sorts the operands of sums and products with a function of comparison that is designed in order that like terms are in consecutive places, and thus easily detected. In Maple
''Acer'' is a genus
Genus /ˈdʒiː.nəs/ (plural genera /ˈdʒen.ər.ə/) is a taxonomic rank
In biological classification
In biology, taxonomy () is the scientific study of naming, defining (Circumscription (taxonomy), circumscr ...

, the hash function
A hash function is any function
Function or functionality may refer to:
Computing
* Function key
A function key is a key on a computer
A computer is a machine that can be programmed to carry out sequences of arithmetic or logical ...

is designed for generating collisions when like terms are entered, allowing to combine them as soon as they are introduced. This design of the hash function allows also to recognize immediately the expressions or subexpressions that appear several times in a computation and to store them only once. This allows not only to save some memory space but also to speed up computation, by avoiding repetition of the same operations on several identical expressions.
Some rewriting rules sometimes increase and sometimes decrease the size of the expressions to which they are applied. This is the case of distributivity
In mathematics
Mathematics (from Ancient Greek, Greek: ) includes the study of such topics as quantity (number theory), mathematical structure, structure (algebra), space (geometry), and calculus, change (mathematical analysis, analysis). It ...

or trigonometric identities
In mathematics
Mathematics (from Ancient Greek, Greek: ) includes the study of such topics as quantity (number theory), mathematical structure, structure (algebra), space (geometry), and calculus, change (mathematical analysis, analysis). It ...

. For example, the distributivity law allows rewriting $(x+1)^4\; \backslash rightarrow\; x^4+4x^3+6x^2+4x+1$ and $(x-1)(x^4+x^3+x^2+x+1)\; \backslash rightarrow\; x^5-1.$ As there is no way to make a good general choice of applying or not such a rewriting rule, such rewritings are done only when explicitly asked for by the user. For the distributivity, the computer function that applies this rewriting rule is generally called "expand". The reverse rewriting rule, called "factor", requires a non-trivial algorithm, which is thus a key function in computer algebra systems (see Polynomial factorization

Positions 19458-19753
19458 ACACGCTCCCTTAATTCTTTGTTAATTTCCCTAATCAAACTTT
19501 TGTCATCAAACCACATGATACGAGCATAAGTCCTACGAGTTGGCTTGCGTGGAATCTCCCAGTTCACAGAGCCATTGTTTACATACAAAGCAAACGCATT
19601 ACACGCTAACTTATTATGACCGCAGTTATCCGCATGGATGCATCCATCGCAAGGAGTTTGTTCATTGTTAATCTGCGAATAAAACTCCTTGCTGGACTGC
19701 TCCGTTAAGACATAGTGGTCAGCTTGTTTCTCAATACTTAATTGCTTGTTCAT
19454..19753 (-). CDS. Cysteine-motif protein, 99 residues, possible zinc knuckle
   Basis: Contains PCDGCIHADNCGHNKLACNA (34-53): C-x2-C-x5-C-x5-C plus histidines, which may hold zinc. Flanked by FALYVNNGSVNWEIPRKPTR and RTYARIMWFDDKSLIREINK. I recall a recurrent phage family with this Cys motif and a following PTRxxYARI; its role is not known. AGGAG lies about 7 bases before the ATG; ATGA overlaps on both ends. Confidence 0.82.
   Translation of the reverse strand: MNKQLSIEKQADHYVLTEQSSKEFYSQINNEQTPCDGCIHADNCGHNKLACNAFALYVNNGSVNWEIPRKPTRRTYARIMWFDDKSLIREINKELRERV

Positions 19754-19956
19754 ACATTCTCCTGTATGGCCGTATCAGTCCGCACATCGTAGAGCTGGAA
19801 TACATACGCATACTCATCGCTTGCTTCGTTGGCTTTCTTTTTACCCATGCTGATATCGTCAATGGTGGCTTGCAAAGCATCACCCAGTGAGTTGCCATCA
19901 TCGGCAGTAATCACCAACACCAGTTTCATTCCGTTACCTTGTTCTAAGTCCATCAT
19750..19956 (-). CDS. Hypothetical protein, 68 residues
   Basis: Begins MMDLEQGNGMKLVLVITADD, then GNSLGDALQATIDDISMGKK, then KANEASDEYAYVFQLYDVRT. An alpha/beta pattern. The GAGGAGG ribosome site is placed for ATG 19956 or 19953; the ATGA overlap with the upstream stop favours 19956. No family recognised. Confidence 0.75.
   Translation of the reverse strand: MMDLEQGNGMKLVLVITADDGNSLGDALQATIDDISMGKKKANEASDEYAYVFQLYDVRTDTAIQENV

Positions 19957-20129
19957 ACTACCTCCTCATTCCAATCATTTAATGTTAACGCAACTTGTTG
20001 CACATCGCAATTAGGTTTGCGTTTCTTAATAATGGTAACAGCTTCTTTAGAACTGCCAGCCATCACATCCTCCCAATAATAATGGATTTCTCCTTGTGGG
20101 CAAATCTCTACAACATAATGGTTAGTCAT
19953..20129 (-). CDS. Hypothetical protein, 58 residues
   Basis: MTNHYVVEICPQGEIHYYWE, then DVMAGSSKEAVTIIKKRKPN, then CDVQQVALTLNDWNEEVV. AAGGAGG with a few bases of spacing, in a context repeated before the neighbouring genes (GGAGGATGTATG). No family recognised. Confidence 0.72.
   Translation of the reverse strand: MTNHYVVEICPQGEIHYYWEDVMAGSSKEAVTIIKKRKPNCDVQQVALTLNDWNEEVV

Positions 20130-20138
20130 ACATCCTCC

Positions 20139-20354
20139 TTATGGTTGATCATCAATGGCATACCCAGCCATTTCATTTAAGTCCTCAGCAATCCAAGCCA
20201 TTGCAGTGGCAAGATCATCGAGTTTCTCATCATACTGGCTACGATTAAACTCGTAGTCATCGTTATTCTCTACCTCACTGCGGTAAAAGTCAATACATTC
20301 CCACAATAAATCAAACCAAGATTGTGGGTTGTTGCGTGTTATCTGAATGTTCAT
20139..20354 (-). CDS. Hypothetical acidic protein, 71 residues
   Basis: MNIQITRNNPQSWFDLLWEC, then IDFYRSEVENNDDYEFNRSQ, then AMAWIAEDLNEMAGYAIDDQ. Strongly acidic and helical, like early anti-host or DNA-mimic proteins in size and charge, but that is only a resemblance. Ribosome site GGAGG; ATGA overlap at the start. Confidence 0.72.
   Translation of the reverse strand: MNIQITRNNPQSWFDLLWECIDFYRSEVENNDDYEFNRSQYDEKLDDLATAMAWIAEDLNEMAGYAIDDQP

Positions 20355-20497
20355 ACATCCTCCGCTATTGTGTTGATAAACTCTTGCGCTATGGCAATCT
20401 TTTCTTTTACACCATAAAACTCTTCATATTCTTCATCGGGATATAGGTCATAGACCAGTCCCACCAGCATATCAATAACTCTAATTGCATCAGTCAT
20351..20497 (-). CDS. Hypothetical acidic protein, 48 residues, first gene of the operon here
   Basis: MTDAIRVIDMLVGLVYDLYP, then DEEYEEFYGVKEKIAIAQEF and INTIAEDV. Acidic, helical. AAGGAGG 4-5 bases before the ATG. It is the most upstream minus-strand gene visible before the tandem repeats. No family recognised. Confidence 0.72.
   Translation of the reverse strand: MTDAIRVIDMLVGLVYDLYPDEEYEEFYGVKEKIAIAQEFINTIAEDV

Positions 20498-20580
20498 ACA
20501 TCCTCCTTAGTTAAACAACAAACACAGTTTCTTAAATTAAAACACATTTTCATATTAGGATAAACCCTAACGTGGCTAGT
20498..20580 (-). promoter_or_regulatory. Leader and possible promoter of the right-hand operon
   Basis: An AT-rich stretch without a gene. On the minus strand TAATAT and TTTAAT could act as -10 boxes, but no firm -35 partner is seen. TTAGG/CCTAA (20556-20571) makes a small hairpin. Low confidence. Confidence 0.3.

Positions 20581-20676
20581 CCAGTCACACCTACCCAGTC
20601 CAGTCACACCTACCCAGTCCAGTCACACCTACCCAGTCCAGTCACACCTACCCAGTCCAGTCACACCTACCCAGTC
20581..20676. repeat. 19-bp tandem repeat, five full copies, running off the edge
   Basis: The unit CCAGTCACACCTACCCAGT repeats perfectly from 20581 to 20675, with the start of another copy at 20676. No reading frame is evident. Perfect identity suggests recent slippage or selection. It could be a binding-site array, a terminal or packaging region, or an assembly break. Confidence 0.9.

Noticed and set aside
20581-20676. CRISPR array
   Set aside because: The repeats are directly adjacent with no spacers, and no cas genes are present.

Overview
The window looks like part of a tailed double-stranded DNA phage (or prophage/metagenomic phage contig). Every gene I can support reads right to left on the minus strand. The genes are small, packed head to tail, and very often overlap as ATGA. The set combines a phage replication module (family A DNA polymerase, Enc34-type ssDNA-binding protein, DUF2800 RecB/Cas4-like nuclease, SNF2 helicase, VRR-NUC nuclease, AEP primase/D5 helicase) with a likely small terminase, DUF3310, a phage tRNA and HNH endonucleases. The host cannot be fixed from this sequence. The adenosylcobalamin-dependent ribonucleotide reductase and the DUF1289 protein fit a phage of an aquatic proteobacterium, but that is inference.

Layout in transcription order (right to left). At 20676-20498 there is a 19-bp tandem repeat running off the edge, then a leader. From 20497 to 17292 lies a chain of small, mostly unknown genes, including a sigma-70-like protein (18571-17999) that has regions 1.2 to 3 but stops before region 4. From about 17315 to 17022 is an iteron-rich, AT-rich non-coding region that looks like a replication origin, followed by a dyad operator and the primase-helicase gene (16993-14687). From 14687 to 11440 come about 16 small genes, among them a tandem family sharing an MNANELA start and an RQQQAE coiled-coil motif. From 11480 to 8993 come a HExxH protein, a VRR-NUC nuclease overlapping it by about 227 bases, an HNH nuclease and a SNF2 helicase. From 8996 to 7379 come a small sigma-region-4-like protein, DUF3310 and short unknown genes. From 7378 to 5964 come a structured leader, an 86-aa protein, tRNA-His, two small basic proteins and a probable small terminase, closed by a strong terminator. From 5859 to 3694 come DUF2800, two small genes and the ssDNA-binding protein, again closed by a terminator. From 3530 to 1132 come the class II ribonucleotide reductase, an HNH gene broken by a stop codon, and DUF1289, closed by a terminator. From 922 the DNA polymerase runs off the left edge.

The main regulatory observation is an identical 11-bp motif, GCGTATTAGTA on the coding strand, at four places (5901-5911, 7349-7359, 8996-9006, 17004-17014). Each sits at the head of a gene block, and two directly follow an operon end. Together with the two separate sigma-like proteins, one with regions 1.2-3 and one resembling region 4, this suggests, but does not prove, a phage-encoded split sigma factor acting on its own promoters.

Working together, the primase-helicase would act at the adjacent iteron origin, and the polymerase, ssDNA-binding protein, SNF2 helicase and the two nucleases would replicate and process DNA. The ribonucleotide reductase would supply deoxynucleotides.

In mathematics
Mathematics (from Ancient Greek, Greek: ) includes the study of such topics as quantity (number theory), mathematical structure, structure (algebra), space (geometry), and calculus, change (mathematical analysis, analysis). I ...

).
Mathematical aspects

In this section we consider some fundamental mathematical questions that arise as soon as one wants to manipulatemathematical expressions
In mathematics, an expression or mathematical expression is a finite combination of symbols that is well-formed formula, well-formed according to rules that depend on the context. Mathematical symbols can designate numbers (constant (mathematics ...

in a computer. We consider mainly the case of the multivariate rational fraction
In algebra
Algebra (from ar, الجبر, lit=reunion of broken parts, bonesetting, translit=al-jabr) is one of the areas of mathematics, broad areas of mathematics, together with number theory, geometry and mathematical analysis, analysis. In ...

s. This is not a real restriction, because, as soon as the irrational function
In mathematics, a rational function is any function (mathematics), function which can be defined by a rational fraction, which is an algebraic fraction such that both the numerator and the denominator are polynomials. The coefficients of the poly ...

s appearing in an expression are simplified, they are usually considered as new indeterminates. For example,
:$(\backslash sin(x+y)^2+\; \backslash log(z^2-5))^3$
is viewed as a polynomial in $\backslash sin(x+y)$ and $\backslash log(z^2-5)$
Equality

There are two notions of equality formathematical expressions